Friday, April 23, 2010

Tentative steps towards more regularity

Inspired partly by some recent comments from a reader, I've decided to try and post on this blog a little more regularly than I do. It had got to a point where I pretty much only do if I feel I've got something valuable to say, something interesting to share or something I want to promote. This has meant that for the actual writing (rather than just popping up another video), it takes ages to actually get anything said. I spend hours perched in ponderment in front of a little edit window trying to conjure up pearls that are worthy of distribution, but blogs aren't always about that and posts don't always have to be crammed full of pictures or other such design features.

My wife, who blogs in Japanese, posts almost daily. This means that she's built up quite a community around the online musings that make up her digital output. I on the other hand spend far too much time fretting over every word that goes into one of these posts that I end up either writing nothing at all or becoming too distracted by whatever other goodies the Web lures me with. Sometimes, just a few paragraphs of text are enough to get a flavour of where things are at!

Commenting elsewhere is also considered to be a good way of drawing the like-minded towards your own works and I've broken out a little more on that tonight too. To my jaded surprise, in an interview with The Guardian and in response to the rise of the Liberal Democrats on Britain's political stage, David Miliband had the temerity to suggest that Labour had been 'punished enough' over Iraq. I almost never comment on The Guardian's site despite reading it daily, but this time I felt compelled to add my own contribution to the conversation (as Globalism). As if ignoring the views of millions of people against the invasion, the millions more turned into refugees as a result of it, and the hundreds of thousands killed in the name of securing some oil fields is going to be easily forgotten!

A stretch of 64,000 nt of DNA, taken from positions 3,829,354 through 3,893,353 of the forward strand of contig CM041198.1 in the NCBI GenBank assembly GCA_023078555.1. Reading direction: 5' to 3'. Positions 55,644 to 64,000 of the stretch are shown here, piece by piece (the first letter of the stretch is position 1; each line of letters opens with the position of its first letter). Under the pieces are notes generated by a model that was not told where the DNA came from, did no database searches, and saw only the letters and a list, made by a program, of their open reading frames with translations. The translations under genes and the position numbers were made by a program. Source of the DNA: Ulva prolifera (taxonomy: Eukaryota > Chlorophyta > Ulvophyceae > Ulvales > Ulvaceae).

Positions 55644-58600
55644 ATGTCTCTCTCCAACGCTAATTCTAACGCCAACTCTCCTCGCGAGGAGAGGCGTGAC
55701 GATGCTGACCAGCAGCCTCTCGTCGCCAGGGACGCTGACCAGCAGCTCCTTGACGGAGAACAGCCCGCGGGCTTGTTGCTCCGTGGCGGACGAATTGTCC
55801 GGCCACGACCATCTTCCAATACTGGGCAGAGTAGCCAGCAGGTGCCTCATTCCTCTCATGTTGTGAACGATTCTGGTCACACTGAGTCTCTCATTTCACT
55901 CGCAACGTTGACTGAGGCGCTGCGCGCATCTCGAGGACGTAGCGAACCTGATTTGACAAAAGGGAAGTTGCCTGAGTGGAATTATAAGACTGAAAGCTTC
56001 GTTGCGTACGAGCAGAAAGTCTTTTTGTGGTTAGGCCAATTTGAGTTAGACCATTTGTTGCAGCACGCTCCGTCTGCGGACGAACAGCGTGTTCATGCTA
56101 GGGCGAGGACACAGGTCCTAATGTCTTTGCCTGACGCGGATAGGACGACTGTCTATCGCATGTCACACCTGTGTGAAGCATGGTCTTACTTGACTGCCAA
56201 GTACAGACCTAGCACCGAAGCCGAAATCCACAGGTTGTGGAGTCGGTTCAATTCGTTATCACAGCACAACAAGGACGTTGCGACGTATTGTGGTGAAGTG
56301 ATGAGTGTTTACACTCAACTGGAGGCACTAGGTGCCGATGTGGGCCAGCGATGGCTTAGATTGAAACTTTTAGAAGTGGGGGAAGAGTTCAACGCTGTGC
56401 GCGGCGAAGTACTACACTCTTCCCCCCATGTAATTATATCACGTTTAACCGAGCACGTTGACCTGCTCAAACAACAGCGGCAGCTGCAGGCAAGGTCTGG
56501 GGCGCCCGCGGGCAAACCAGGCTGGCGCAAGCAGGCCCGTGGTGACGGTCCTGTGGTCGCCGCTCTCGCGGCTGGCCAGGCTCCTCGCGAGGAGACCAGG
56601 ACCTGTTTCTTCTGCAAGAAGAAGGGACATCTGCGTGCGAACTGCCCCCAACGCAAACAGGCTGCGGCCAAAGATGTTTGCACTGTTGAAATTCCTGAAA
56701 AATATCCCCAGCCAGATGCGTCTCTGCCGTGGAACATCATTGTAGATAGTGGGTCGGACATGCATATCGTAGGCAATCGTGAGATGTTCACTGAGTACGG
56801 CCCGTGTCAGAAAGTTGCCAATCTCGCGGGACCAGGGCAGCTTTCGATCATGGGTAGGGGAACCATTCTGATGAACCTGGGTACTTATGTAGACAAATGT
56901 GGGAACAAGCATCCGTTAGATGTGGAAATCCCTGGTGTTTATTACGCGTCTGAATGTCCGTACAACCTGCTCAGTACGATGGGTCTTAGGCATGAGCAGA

Anonymous said...

While I understand that people will have long memories with regard to Iraq, I can also see where Milliband is coming from. When would be the appropriate time to stop punishing Labour? 5 years, 10 years, 20 years?, especially as realistically the only alternative to Labour (albeit perhaps propped up by the Lib Dems) are the Tories who would have followed the US into war as well. It is my view that by far the most important issue in this election is the economy and I hope that whoever wins that argument will win the election - but I am guessing you will have something to say about that (the election) over the next week or so?

Globalism said...

It is indeed a fair point. I've been sorely tempted to pass comment on the election, having found the narrative of this one much more engaging than on previous ones, but haven't felt I've had the space to do it justice. I'll have a pop at a brief nutshell comment or too here though.

Yes, the Tories would have done exactly the same. Yes, the need to keep the Tories as far away from government as possible remains paramount. However, how long can one 'vote with a clothes peg on one's nose' (to paraphrase one of Polly Toynbee's 2005 election aphorisms) without utterly compromising one's own principles for voting?

If we forever vote tactically rather than according to what we believe to be right, then we never get political representation that might actually reflect our views. It is a horrible quandry to be in for a 'progressive', but I personally can't find it in my heart to endorse representatives of that massive folly (Iraq) this time around.

I guess that once the main front bench culprits that voted in favour have been purged, that might be sufficient 'punishment'. I wonder how many of them have actually spoken to an Iraqi about their feelings on the invasion?

Afghanistan is, of course, another moral quagmire entirely, but history doesn't seem to be on the right side of any invading army of that place...